Byline: Caroline Foulkes
Alfie knows about violence. It used to be part of his job. But he never expected it to come into his home, into his heart. He didn't even know he'd let it in there until it was too late.
It came so well disguised, buried beneath a smiling, beautiful face, a good figure, a voice that spoke words he wanted to hear.
It came wrapped in love. And it stuck an 18-inch meat skewer into his flesh.
Alfie is ex-army, bomb disposal unit. He's been a judo instructor, a kung fu instructor. The kind of man who can handle trouble. He's intelligent, too. Used to be a lecturer.
It didn't stop him being a victim of domestic abuse, though. The kind of abuse that breaks up your family until one of your children refuses contact with you. The kind of abuse that makes you believe it's all your fault. The kind of abuse that makes you drive to a lonely cliff top in the cold, early morning and try and walk over the edge.
Alfie thought he knew violence. He grew up with it.
'I come from a big family, and my father would regularly thrash us all with a belt. I remember being dragged out of bed in the middle of the night and him forcing us to watch while he held a gun to my mother's head. I swore I'd never be like him. You don't hit someone. Least of all a woman.'
Alfie left home when he was barely 15, joined the army. Later, he married, had a couple of kids.
'Then I met this woman, and for whatever reason the grass seemed greener on the other side.'
He thought she was beautiful, lovely. They eventually married. Then eight months after their wedding she announced she was spending a weekend in Paris with a friend. It turned out to be another man. When Alfie confronted her, she started throwing things around the room.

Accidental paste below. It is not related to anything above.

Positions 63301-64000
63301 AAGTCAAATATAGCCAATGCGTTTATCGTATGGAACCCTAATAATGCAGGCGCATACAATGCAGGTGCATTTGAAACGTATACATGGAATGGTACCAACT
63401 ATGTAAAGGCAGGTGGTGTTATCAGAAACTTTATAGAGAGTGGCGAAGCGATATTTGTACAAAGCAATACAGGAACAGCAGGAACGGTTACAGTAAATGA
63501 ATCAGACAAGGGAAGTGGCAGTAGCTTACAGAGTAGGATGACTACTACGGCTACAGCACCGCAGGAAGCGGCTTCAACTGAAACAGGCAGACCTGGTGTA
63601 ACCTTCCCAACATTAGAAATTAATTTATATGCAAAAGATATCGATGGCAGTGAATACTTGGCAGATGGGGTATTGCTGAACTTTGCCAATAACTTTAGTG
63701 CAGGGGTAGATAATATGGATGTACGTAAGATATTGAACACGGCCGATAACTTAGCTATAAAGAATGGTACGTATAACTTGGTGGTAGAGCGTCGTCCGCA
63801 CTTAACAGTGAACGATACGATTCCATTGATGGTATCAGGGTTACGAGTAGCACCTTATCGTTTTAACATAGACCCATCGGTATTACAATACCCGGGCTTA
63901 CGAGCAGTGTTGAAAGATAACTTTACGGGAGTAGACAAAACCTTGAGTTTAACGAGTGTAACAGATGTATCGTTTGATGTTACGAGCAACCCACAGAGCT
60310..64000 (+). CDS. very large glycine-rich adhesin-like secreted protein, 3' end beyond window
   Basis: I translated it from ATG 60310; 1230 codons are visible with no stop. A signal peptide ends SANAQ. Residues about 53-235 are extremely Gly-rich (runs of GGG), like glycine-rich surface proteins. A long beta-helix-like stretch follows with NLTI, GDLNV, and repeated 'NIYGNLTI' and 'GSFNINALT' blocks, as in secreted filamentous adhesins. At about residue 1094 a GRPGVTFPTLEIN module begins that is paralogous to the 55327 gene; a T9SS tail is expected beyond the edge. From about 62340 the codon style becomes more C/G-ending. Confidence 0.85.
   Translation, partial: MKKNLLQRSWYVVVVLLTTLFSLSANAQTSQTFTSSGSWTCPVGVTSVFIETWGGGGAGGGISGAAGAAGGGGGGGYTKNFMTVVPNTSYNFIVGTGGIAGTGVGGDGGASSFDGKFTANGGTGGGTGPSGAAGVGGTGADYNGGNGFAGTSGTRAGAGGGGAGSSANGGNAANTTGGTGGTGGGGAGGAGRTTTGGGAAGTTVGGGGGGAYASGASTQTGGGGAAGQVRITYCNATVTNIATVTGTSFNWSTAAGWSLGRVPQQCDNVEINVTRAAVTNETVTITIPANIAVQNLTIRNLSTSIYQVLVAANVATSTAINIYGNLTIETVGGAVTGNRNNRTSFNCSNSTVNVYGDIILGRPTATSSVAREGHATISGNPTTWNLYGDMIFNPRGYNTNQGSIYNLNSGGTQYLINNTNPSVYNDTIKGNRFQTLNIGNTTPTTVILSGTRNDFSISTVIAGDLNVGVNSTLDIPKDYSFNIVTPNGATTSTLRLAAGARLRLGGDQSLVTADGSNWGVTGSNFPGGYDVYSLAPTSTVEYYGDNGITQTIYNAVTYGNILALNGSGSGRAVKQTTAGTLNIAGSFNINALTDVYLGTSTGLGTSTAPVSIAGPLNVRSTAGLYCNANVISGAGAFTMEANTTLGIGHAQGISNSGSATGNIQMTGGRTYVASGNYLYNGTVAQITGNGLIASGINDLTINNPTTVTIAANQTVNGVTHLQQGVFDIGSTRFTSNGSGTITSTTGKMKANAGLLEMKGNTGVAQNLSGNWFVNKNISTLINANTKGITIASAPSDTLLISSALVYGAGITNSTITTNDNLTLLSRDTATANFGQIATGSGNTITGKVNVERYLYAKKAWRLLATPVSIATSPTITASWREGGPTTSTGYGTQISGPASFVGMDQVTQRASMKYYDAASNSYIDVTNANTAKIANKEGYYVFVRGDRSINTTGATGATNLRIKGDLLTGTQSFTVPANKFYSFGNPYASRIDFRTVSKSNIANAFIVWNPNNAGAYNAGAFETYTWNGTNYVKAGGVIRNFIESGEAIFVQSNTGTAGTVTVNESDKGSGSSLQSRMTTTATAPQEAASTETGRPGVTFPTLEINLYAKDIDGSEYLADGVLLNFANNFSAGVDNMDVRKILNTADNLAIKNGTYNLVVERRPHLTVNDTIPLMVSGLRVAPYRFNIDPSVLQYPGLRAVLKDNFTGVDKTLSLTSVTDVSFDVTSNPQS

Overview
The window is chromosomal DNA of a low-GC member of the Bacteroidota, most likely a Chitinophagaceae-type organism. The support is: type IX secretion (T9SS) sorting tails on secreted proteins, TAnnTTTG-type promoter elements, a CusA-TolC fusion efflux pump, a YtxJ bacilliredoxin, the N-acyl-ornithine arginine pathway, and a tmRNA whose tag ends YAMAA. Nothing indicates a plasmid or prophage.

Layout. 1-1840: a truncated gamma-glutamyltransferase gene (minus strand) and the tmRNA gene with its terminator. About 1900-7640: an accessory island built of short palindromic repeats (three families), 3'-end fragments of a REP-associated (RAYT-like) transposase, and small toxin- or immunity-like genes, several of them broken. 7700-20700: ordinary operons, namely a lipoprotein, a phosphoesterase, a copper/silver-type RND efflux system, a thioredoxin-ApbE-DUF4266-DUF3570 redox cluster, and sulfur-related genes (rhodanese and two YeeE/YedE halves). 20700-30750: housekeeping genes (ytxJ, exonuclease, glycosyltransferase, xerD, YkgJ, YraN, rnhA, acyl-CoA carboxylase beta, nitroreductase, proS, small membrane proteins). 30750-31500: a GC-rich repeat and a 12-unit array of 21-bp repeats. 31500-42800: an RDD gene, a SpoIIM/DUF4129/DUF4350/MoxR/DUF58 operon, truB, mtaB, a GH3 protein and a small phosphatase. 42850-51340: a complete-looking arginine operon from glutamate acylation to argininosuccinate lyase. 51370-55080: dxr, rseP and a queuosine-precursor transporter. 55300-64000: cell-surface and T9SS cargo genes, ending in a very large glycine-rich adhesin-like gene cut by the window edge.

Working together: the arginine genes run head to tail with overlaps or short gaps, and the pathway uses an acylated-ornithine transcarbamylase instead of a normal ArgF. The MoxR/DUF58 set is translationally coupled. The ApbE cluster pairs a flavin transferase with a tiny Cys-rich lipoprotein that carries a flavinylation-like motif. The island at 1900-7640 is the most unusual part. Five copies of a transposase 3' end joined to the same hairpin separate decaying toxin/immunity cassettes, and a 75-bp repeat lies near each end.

'I never thought anything of it. I just thought she was showing her temper, it was what she did.'
She promised it wouldn't happen again, that she would change.
And she did change. But not in the way she had promised. She had more affairs. Several times he came home to find her with another man while their two daughters played in another room. He confronted her again and again, but each time her reaction became stronger.
Then she threw a cricket bat at him. 'We'd been on holiday with my family and I'd had to come back home after a few days to sort out some business. While I was away she'd dumped our 11-month-old son on my mother and had gone off with a bouncer from a local club.
'When I confronted her about it she went spare. She drank a whole bottle of vodka in less than an hour, then started drinking wine. Then she threw the bat at me. I ducked. When she missed, she got angrier, turned over a table and started hitting me with a chair.'
He never told anyone about it. 'It was male pride. I was too pigheaded,' he explains. 'And I believed it was my fault. I was always working, always helping out with youth groups or working on some building project or other. She made me believe it was my fault, and I thought I deserved it.'
He stayed with her though. It's always easy to look at domestic violence from the outside and say 'Well why don't they leave?'. But you can never really know the answer to that until you've been there.
It was love that made Alfie stay. She smashed a bread board over his head, shattering it. He still loved her. She stuck an 18-inch metal skewer in his arm. He still loved her. She poured boiling water over his groin. He still loved her.
He'd cover up for her with their kids. He …